|Publication number||US7728453 B2|
|Application number||US 11/997,588|
|Publication date||Jun 1, 2010|
|Filing date||Aug 15, 2005|
|Priority date||Aug 15, 2005|
|Also published as||CA2614864A1, CA2614864C, EP1924576A1, US20080211231, WO2007020365A1|
|Publication number||11997588, 997588, PCT/2005/3205, PCT/GB/2005/003205, PCT/GB/2005/03205, PCT/GB/5/003205, PCT/GB/5/03205, PCT/GB2005/003205, PCT/GB2005/03205, PCT/GB2005003205, PCT/GB200503205, PCT/GB5/003205, PCT/GB5/03205, PCT/GB5003205, PCT/GB503205, US 7728453 B2, US 7728453B2, US-B2-7728453, US7728453 B2, US7728453B2|
|Inventors||Andrew Caaius Evans|
|Original Assignee||Andrew Caaius Evans|
|Export Citation||BiBTeX, EndNote, RefMan|
|Patent Citations (20), Referenced by (5), Classifications (8), Legal Events (1)|
|External Links: USPTO, USPTO Assignment, Espacenet|
This application is an U.S. national phase application under 35 U.S.C. §371 based upon co-pending International Application No. PCT/GB2005/003205 filed on Aug. 15, 2005. Additionally, this U.S. national phase application claims the benefit of priority of co-pending International Application No. PCT/GB2005/003205 filed on Aug. 15, 2005. The entire disclosures of the prior applications are incorporated herein by reference. The international application was published on Feb. 22, 2007 under Publication No. WO 2007/020365 A1.
1. Field of the Invention
The energy of ocean waves is immense and one of the largest renewable resources of energy that can be harvested by mankind. The US DOE estimate that the total power of waves breaking on the world's coastlines is 2 to 3 billion kW. Ocean wave energy is useful to mankind not only due to its energetic potential but also, unlike wind, is less intermittent as it is not reliant on local weather conditions and may travel thousands of miles with little energy dissipation.
2. Description of the Prior Art
There have been many attempts to harvest wave energy. The main problems being:
1) The energy of the waves is greatest in open sea far from shore, for example in some areas off the North Atlantic ridge swell heights can average about 8 meters. Closer to shore, wave energy is dissipated due to bottom friction and diffraction effects. Under deep-water conditions installation of wave energy converters can be difficult and expensive. Shore based wave energy converters are easier to install but have lower theoretical capacity and a greater environmental impact.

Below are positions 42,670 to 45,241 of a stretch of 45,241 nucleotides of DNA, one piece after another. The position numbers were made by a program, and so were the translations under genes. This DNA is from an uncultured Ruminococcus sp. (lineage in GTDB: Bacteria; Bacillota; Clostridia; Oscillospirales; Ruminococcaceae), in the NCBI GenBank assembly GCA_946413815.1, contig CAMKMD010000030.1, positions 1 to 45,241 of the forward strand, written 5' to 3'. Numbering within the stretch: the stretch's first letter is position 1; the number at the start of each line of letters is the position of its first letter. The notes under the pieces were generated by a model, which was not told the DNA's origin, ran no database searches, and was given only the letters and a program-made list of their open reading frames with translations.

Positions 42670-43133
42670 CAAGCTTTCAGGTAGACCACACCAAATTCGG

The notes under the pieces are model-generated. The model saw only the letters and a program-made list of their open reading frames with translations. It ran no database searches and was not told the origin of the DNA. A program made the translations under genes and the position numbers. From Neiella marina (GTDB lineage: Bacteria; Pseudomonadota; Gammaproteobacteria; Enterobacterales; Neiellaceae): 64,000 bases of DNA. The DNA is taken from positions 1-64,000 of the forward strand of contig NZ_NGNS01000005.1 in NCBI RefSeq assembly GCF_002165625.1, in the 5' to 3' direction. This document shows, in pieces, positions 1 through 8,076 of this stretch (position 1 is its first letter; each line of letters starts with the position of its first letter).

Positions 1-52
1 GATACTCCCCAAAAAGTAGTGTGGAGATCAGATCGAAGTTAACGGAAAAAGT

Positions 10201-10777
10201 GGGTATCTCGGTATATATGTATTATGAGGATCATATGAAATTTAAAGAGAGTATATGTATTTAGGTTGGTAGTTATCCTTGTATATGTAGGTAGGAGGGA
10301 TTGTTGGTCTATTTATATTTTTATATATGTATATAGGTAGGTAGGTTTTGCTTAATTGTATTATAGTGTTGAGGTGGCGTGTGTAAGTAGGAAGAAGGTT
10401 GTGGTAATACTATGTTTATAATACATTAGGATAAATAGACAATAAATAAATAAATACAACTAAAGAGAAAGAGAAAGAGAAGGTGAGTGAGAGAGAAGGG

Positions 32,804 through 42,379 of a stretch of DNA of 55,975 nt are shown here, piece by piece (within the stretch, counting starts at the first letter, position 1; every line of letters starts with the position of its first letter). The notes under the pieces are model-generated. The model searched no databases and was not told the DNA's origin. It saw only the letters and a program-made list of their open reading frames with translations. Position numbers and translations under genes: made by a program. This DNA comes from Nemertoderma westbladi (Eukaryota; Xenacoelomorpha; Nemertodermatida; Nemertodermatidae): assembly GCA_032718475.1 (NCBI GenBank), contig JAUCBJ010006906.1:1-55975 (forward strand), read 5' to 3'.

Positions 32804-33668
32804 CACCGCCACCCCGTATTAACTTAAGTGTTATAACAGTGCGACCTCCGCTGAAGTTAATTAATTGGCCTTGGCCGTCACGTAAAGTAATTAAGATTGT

2) Many wave energy converters use floats that bob up and down on the wave with relation to the seabed, this movement may be used to generate electricity. However these type of energy converters intrinsically only harvest a small proportion of the wave's energy even if erected in open sea.
3) A wave's energy could be regarded as linear, perpendicular and/or parallel to the gravity of the earth. The energy that is parallel to the earth's gravity can be looked at as alternating in direction. Some of the most common electricity generating methods are based on force moving in one direction that creates a rotation of magnets or coils of wire about a central axis (a generator or turbine). Many methods for converting wave energy to electrical energy, particularly float based systems, have low efficiencies when attempting to convert alternating linear energy to the unidirectional rotation of a generator shaft.
A successful ocean wave energy converter could therefore comprise some or all of the following. It should function whatever the direction of the waves, it should harvest a large amount of the total energy of the wave, it should convert the force of the wave of alternating direction to unidirectional rotation of a generator shaft and it should be relatively simple to construct in open sea and deep water.
The ocean wave energy converter or OWEC (the device) described here fulfils all these criteria. It is estimated that, assuming 6 meter high waves, a 45 meter diameter device operating at 50% efficiency could be rated at 30 MW of power.
The OWEC (
The emptying or filling of the container may be regulated using valves to allow a build up of head to drive the turbines, though regulation of flow is not necessary for all operation as a natural head may be created by the waterline variation and restriction of water flow as it passes through the pipes. The creation of a head by regulating flow to power the turbines may be considered as a four step process and may be considered to illustrate the general process by which the OWEC functions. In
The flow into and out of the device is converted into electrical energy using turbines. These turbines may be of the propeller variety. There are four arrangements of turbines possible. In
These rotations can be used to generate electricity.
Horizontal forces from passing waves and wind as well as underwater currents may also effect the height that the device sits in the water. In
The use of remote sensing of wave characteristics may allow more efficient regulation of wave inflow and outflow from an OWEC.
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|U.S. Classification||290/53, 60/398|
|Cooperative Classification||Y02E10/38, F03B13/22, F03B13/148|
|European Classification||F03B13/22, F03B13/14C|